I hope I could express that clear enough?

    Regards
    Richard
     
  7. Landlubber
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    Landlubber Senior Member

    Basically what Apex is trying to say is that the sum of the two products is not equal to the sum of the individual products added together.

    They form an entirely new substrate, the characteristics may not necessarily represent the addition of the individuals characteristics.
     
  8. sigurd
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    sigurd Pompuous Pangolin

    Thanks for the effort, both, but I don't understand.
     
  9. Landlubber
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    Landlubber Senior Member

    OK, I will try to do a better job.

    If material "a" has certain charasteristics on its own, and material "b" has certain characteristics, on its own, then the combination of materials "a" and "b", need not necessarily be the same as the total of "a" and "b" individually, sometimes the characteristics are greatly improved above the sum of the individual parts.
     
  10. Landlubber
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    Landlubber Senior Member

    Take for instance, a composite lamination of 300gsm CSM and 25mmfoam.

    The two layers of 300, individually, are not very stiff (as an example).

    The 25mm of foam is not very stiff either, but laminate one layer on each side of the foam, and the total stiffness is greater than the total stiffness of the sum of the individual parts.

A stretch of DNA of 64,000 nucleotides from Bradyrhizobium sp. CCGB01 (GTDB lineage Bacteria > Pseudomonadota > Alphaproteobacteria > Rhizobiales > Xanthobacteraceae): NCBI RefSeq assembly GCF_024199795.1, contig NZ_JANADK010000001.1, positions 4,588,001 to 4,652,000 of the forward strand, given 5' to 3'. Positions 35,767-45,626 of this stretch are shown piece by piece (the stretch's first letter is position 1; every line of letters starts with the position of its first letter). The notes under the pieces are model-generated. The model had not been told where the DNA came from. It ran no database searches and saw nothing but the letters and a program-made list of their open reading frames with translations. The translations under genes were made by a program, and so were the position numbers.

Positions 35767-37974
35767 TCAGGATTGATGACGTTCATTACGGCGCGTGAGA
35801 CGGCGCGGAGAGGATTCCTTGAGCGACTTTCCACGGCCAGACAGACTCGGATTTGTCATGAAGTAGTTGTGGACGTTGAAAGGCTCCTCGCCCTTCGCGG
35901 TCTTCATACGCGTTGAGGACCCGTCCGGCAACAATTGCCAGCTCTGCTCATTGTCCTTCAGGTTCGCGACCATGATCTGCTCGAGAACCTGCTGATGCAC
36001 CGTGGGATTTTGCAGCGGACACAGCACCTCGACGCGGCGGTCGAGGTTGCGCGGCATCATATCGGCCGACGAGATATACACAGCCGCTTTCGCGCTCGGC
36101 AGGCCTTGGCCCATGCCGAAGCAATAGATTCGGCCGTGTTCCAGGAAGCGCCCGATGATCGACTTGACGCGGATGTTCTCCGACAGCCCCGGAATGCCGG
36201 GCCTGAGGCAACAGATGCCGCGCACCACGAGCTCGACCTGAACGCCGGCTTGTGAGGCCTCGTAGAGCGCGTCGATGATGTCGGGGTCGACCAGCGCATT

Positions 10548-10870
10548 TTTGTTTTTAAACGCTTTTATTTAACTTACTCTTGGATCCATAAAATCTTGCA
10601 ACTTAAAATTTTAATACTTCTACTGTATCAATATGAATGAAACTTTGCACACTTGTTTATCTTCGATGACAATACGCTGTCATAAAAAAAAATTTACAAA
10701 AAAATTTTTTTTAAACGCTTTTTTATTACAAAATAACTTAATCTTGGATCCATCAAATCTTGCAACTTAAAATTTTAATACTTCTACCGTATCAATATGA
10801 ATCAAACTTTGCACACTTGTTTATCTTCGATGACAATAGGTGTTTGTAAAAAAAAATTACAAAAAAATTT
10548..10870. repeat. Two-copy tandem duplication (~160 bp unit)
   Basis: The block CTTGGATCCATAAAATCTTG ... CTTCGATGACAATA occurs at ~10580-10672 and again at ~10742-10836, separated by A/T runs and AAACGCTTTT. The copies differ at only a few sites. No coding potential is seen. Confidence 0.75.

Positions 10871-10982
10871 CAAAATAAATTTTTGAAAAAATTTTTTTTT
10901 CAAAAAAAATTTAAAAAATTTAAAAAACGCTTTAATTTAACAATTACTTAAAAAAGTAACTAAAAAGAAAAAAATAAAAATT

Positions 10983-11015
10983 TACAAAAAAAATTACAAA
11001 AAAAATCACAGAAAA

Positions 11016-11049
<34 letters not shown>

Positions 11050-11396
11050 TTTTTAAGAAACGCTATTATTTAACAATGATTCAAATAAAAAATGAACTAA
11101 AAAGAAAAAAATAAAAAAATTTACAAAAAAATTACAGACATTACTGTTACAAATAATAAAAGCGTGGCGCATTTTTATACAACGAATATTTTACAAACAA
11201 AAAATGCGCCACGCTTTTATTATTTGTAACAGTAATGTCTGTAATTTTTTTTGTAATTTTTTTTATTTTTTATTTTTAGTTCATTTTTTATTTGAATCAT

11. apex1

    apex1 Guest

    may not necessarily
    No, they never do !
    To try again, sigurd wrote: So with this assumption I conclude that "stretchy" kevlar will not delay the puncturing of the carbon, but it will delay the puncturing of the core
    That exactly is wrong! You look at two materials, you do´nt have two! In your matrix the carbon fibre will hand over a lot of load to the kevlar fibre wich now acts as a bumper, spring, or so, giving the carbon fiber attributes she originally does´nt have! To a certain point! (very dilettantic, but I cannot express it better in english)
    You look at say a Steel and a Alu plate connected. If you could amalgamate them, adding some copper and lead, you came out with a totally different material having nothing in common with the former.
    Was that better?
    Regards
    Richard
     
  12. sigurd
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    sigurd Pompuous Pangolin

    I think I get your point.
    But, I wish I knew more about *how* the materials interact? If I knew, maybe I could deduce which combination would be preferrable? It seems like apex1 thinks carbon/kevlar is better, but I still find it a bit hard to conclude.
     
  13. apex1

    apex1 Guest

    Yes, you´re right. Unfortunately my ability is´nt sufficient to calculate a matrix, I otherwise would have done already, to assist you, and to back my statements with some figures.

    Regards
    Richard
     
  14. sigurd
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    sigurd Pompuous Pangolin

    Here is one drop test. I'm not sure how much real world impacts with a core relate to this.
    edit: don't you think it's curious that the kev hybrid fails before the glass hybrid?
     

    Attached Files:


  15. sigurd
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    sigurd Pompuous Pangolin

    Here is a chart for materials properties by themselves.